Compared with the same period last year, the cost of top U.S. banks jumped by more than US$6.6 billion, or 10%, in the most recent quarter, as executives paid for talent and technology to strengthen their business to withstand the increasing demand from almost every angle. Fierce competition.
The increased spending by JP Morgan Chase, Goldman Sachs, Morgan Stanley, Bank of America and Citigroup surprised analysts. Many people have predicted that as the additional costs associated with conducting business during the pandemic fade, bank spending will decline slightly this year.
However, in a series of conference calls this week discussing quarterly earnings, executives predicted that due to bankers’ salary increases and greater investment in technology and marketing, annual spending will increase.
Brian Foran, a banking analyst at Autonomous Research, said: “Investors are concerned that this is the business cost of preventing customers from flowing to fintech companies.”
Most U.S. banks’ cost growth exceeds revenue growth, and banks are struggling to cope with historically low interest rates and a sharp slowdown in lending.
Based on earnings released this week, the five banks’ spending in the second quarter was 21% higher than in 2019 before the pandemic broke out. But compared with 2019, revenue in the second quarter only increased by 10%.
Although technology spending has been increasing over the years, accelerating digitization during the pandemic has forced executives to work harder.
“The urgency and importance of talking with bank executives seems to be increasing day by day,” Fran said.
Higher spending represents a shift in the way banks responded to the last financial crisis, when many banks relied on cutting costs to increase profits. But the stimulus plan helped banks avoid the wave of loan losses that executives had anticipated related to the pandemic, which meant they had extra cash to spend.
Citigroup Chief Financial Officer Mark Mason said after the bank reported a 7% increase in costs this week: “Especially considering the pace of recovery, we are identifying some real strategic opportunities to invest in franchise rights.” We will not miss this window of opportunity.”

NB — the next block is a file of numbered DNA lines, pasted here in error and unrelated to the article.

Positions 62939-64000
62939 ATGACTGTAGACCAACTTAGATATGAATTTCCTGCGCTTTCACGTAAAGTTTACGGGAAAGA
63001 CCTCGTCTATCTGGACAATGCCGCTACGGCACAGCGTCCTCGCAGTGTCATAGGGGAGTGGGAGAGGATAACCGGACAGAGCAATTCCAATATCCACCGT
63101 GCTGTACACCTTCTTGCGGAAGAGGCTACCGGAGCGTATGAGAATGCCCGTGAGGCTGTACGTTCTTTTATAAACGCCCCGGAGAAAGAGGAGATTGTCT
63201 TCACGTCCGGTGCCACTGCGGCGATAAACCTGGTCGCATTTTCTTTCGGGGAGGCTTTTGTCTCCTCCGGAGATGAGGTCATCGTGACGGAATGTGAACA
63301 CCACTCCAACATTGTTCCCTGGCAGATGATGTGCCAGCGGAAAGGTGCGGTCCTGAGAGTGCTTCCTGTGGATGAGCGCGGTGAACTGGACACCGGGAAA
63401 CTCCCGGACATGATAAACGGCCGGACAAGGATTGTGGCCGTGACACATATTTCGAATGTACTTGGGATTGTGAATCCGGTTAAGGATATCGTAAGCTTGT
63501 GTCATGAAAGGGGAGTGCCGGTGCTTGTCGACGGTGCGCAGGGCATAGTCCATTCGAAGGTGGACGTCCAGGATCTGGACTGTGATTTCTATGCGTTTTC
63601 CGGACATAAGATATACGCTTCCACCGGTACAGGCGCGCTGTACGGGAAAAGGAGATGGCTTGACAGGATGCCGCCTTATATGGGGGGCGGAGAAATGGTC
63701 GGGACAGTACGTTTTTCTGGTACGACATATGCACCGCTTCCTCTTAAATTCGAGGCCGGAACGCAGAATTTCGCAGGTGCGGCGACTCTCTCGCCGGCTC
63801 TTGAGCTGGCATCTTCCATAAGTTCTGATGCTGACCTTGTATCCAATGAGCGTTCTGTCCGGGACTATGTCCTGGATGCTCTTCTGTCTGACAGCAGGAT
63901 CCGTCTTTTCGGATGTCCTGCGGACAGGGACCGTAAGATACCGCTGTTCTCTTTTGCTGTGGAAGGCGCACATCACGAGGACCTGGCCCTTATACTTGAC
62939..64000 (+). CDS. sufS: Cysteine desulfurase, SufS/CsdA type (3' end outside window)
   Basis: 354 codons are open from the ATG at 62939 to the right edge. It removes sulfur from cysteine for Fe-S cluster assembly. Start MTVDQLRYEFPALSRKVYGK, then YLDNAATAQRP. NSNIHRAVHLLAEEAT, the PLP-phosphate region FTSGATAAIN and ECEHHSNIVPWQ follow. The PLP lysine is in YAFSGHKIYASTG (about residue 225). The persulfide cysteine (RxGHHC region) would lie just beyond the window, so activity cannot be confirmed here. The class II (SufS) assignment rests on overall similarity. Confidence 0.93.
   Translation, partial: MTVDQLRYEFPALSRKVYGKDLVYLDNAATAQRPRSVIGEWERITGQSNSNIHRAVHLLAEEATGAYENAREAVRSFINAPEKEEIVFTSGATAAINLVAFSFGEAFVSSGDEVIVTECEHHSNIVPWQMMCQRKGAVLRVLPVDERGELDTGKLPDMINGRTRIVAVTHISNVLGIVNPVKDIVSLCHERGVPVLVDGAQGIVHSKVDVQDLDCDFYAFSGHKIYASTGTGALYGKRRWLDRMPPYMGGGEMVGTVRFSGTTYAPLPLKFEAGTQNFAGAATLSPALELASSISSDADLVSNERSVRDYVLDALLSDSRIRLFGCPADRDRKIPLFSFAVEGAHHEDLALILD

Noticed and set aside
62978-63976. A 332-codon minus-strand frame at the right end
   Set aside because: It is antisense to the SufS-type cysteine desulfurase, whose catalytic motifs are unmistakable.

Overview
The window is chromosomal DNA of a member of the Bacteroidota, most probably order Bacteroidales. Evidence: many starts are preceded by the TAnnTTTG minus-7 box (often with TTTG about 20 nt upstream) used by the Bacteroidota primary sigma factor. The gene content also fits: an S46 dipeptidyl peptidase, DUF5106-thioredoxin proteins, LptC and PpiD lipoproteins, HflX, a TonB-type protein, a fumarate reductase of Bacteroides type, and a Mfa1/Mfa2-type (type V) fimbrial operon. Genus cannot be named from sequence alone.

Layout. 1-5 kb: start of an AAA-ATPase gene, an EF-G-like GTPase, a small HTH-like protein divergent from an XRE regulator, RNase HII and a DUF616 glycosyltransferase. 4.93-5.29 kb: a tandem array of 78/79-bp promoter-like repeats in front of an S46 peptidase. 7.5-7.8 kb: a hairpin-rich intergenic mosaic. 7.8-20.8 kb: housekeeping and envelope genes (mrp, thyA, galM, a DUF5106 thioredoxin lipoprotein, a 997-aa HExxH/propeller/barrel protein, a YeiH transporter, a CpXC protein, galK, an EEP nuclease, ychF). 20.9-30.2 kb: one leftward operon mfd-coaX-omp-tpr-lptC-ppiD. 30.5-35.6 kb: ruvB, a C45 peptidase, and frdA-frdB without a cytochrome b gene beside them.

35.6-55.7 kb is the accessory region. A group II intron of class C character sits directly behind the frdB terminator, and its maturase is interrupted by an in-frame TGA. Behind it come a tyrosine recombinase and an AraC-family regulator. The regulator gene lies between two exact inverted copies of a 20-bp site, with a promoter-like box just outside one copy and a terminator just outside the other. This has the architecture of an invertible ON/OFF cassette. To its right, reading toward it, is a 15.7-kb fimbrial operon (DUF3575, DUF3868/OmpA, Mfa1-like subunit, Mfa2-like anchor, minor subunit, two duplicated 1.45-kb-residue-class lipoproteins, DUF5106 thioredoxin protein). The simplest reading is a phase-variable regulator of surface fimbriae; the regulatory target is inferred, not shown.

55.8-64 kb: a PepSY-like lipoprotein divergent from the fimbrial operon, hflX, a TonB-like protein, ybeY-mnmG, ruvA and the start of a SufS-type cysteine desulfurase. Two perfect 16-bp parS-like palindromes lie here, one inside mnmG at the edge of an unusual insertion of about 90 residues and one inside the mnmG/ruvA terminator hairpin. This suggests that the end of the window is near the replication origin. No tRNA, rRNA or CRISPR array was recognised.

Banks are facing increasing competition in almost every aspect of their business.Private equity firms now have the funds to execute large deals on their own Not dependent on banks, Fintech companies are eroding the profit margins of wealth management businesses and have adopted Lower fees and allowances.
JPMorgan Chase’s chief executive, Jamie Dimon, warned in an annual letter to shareholders in April that the banking sector’s share of the US financial system is shrinking. The bank this week increased its annual fee guidance by 1% to $71 billion.
“If we can find more good money to spend, we will spend it,” Dimon said on the bank’s earnings call.
Salary is the industry’s largest expenditure so far. In the second quarter, the salaries of these five banks increased by 7% compared to last year because they paid for talent.
Investment banks such as Citigroup and JPMorgan Chase have raised salaries for complaining junior investment bankers Burned out During the pandemic, Bank of America promised to increase its minimum wage to $25 an hour.
Performance-related compensation businesses such as investment banking have also exceeded expectations this year, which may push up bonuses.
Jan Bellens, head of Ernst & Young’s global banking and capital markets department, said that as part of the technology push, banks are increasingly recruiting engineers and data scientists, which has increased their median salary.
As the lenders promoted promotions, the group’s quarterly marketing expenses also soared 46% year-on-year Credit card offer Trying to initiate loan growth, the bankers are back Catering potential customers After the blockade last year.
“Banks are all in the ring, and they are all ready to fight for revenue. Fighting for revenue means investing more money in growth,” said Mike Mayo, a banking analyst at Wells Fargo Bank.
The bank hopes that the latest round of technology spending will produce better results than before. Technology spending many years ago failed to significantly reduce the bank’s business costs, and the bank’s efficiency ratio—a measure of the ratio of cost to revenue—has stubbornly remained above 50% for years.
For bank investors who pay close attention to profitability indicators, increasing spending in the face of income pressure may be a difficult choice.
Oliver Wyman’s consultant Vivian Merker said: “Investors really have a hard time understanding the long-term value of the technology investments that are being made now.” “Partly because historically there have been too many commitments and under-delivery, and partly because no one knows the future. “